Does Packing Boots with Newspaper Make Them Dry Faster?

When you are on the trail, it is hard to avoid situations with wet boots or shoes. This will make your socks wet, and increase chances for blisters and infections.

So does packing boots with newspaper make them dry faster? The answer is yes, many people will attest to this, but:

  • Make sure that you change the paper after a couple of hours.
  • Use a paper that absorbs water well.
  • Try to avoid paper with lots of ink.

On the other hand, where do you find so much paper when you are on the trail? So think about some alternatives as well.

Does Packing Boots with Newspaper Make Them Dry Faster - Top picture showing my mountaineering boots.
One pair of my mountaineering boots.

Why drying boots with paper works?

My understanding is that this is about capillary action. When you press balls of paper into the boot, it gets in contact with the boot’s body with moisture, and this moisture tends to spread into the new material (paper). So the water is effectively sucked out of the boot’s material.

From this you realize that the more contact the better. So put as much of paper as possible and compress it inside the boot.

For the same reason, it will help if you wrap the boots into a paper from outside. But not just wrap, make sure that you compress the paper to the boot so that there is a good contact.

Because this works as long as the paper has less moisture than the boot material, it is necessary to replace the paper a few times.

Newspaper absorbs moisture really well, but it may have lots of ink, and it is best to use a clean and soft paper. So think about using kitchen paper and also toilet paper.

You will see this method suggested also in this video:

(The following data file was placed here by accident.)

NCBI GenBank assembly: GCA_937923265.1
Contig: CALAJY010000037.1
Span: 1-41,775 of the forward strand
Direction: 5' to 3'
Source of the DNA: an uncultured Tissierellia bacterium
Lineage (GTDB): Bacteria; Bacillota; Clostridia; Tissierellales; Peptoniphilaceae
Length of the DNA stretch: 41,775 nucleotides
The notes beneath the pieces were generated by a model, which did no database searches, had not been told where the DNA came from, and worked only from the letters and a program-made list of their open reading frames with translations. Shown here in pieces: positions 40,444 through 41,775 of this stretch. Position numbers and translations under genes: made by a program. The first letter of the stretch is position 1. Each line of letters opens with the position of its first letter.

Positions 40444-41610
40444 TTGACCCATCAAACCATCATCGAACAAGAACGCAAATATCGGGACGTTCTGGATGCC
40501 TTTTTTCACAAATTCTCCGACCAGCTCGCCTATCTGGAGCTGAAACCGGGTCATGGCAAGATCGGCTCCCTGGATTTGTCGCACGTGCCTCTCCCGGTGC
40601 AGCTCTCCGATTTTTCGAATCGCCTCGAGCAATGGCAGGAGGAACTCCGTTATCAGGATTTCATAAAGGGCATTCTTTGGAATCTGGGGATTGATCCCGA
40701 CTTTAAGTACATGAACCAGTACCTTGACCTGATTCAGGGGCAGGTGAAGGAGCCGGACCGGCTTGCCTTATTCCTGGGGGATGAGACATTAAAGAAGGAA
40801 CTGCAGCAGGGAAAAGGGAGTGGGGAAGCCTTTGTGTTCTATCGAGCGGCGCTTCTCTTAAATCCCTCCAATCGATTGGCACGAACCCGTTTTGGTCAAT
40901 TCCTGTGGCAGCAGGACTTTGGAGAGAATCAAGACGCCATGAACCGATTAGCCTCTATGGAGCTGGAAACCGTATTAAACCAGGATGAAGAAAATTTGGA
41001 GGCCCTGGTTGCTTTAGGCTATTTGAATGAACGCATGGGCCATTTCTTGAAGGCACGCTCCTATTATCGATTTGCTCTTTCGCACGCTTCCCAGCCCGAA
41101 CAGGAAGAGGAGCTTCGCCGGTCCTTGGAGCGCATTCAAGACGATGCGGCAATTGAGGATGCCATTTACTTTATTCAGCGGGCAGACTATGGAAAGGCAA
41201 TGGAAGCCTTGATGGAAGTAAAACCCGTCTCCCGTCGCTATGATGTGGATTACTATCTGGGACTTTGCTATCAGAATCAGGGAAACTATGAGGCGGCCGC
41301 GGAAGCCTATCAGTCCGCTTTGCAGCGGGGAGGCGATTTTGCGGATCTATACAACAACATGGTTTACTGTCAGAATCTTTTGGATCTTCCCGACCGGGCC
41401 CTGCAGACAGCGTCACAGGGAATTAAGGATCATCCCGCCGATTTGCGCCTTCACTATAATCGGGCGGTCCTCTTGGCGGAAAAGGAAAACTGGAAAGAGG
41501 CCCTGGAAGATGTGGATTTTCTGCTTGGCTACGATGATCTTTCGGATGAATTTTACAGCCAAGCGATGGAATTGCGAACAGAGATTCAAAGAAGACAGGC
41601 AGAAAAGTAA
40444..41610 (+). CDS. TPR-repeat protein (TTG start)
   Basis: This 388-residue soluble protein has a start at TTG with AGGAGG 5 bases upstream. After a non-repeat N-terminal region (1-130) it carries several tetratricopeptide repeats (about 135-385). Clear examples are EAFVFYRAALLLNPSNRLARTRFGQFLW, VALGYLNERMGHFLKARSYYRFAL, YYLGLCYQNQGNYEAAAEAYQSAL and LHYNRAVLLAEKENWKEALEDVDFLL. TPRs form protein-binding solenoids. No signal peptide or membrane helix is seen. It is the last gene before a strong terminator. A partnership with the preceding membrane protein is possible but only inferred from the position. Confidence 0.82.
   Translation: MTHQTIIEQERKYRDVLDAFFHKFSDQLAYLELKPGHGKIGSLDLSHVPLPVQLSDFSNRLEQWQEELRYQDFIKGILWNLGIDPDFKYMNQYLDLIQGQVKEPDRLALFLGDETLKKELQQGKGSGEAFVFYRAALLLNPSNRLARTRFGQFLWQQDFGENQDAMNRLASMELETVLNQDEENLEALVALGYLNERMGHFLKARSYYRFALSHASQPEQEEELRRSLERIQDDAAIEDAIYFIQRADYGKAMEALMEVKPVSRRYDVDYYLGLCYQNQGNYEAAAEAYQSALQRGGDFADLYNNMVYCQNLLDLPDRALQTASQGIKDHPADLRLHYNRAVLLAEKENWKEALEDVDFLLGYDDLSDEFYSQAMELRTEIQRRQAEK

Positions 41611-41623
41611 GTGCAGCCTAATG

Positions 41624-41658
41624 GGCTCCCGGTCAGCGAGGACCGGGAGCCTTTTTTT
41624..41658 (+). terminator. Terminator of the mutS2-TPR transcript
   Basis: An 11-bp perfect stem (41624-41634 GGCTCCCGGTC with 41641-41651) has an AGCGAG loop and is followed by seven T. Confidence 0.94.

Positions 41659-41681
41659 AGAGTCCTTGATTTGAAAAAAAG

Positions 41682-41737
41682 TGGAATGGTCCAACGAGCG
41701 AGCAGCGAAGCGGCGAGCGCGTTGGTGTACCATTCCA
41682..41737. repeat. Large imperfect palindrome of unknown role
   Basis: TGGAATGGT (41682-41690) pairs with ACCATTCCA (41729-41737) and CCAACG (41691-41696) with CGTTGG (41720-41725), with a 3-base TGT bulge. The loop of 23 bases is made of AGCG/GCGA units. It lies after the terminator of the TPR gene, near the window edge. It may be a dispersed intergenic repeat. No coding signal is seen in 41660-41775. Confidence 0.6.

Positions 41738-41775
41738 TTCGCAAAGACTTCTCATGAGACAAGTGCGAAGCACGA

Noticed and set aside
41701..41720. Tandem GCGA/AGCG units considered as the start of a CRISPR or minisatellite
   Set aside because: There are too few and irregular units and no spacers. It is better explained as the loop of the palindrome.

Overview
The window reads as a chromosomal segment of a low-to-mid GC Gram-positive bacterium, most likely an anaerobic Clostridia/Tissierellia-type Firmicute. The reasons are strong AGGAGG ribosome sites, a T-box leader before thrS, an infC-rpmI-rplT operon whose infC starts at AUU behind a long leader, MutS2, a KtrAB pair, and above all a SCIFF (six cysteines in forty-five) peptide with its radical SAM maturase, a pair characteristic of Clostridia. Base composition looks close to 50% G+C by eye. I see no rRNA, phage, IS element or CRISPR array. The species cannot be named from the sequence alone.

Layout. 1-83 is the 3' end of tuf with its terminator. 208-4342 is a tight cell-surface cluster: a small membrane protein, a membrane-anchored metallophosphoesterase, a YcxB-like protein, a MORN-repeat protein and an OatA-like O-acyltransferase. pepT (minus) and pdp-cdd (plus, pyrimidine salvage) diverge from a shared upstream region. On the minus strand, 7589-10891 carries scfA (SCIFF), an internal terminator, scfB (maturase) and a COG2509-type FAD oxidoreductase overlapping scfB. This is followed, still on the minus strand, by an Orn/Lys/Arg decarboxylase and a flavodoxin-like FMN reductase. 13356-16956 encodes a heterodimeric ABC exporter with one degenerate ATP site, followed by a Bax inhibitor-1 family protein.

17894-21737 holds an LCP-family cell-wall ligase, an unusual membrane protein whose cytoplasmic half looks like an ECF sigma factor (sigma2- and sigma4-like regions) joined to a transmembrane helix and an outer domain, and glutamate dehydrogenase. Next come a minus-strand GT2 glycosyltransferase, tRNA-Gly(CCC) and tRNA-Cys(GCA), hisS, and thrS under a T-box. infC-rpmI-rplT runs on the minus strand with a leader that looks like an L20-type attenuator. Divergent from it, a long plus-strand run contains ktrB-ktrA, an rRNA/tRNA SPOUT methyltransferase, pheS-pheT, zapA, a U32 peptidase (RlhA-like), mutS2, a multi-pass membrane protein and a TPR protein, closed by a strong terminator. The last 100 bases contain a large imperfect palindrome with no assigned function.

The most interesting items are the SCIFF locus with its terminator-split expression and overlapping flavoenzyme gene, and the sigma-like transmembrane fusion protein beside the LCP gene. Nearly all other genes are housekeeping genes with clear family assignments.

What else to use to dry your boots on the trail?

The method with paper works, but this site is about outdoors and activities where you may not have paper at hand. Where to find so much paper on the trail?

Use water bottle with hot water to dry your boots

I mentioned this as a method to dry wet socks. There is no reason why this would not work with boots as well.

Not every water bottle is made for hot stuff, but with a Nalgene bottle this will be completely safe. So put it in the boot and let stay there as long as the water is warm. Replace water when it cools and keep it hot.

Use a candle to dry boots

It may be tricky to position a boot upside down above a candle. But if you manage, and keep it at a safe distance, it will work for sure. Try it and you will see.

Dry boots with your stove

If you have a stove, this should work even better than with a candle described above. So use your poles to place the boots above the heat source, similar to what you can see in this video:

Dry airflow will help as well

I would not discuss how to create such an air flow, but if you have a tool, like a micro electric pump used for sleeping pads, this will definitely help.

If you combine some of the methods mentioned here, you might get even better and quicker result. Test and find out what works best for you.

Can you use a hair dryer to dry shoes? No doubt you can, if you have it at hand. So this is perhaps something when you do car camping.


So these are some ways of drying your hiking or backpacking boots on the trail. But I wish to stress also that this is not only about drying.

If you are in a very cold environment, you do not want to let your boots freeze. You have seen the top picture above, those are my Scarpa mountaineering boots, they are already stiff enough. If frozen, they would hardly be useful. But if they are wet, they will freeze. So if nothing else, you will have to put your boots inside of your sleeping bag.

You might want to read also my text about getting wet when walking in clouds. Yes, there are places where you can get into real clouds.

Let me know if you have some better ways of drying your boots, there is a comment box below. You might want to bookmark this site and visit it again, you will always have new texts of this type added here.

Thank you for reading and have a nice day.

Me on Jalovec.Hi, I am Jovo, the founder of this OutdoorsFAQs site and several other outdoor sites. I have been mountaineering for almost 40 years already, and I have created this site to use as a reference for various questions that I receive in my sites. Being a theoretical physicist by profession, I tend to base my answers on facts and on my own personal experience.

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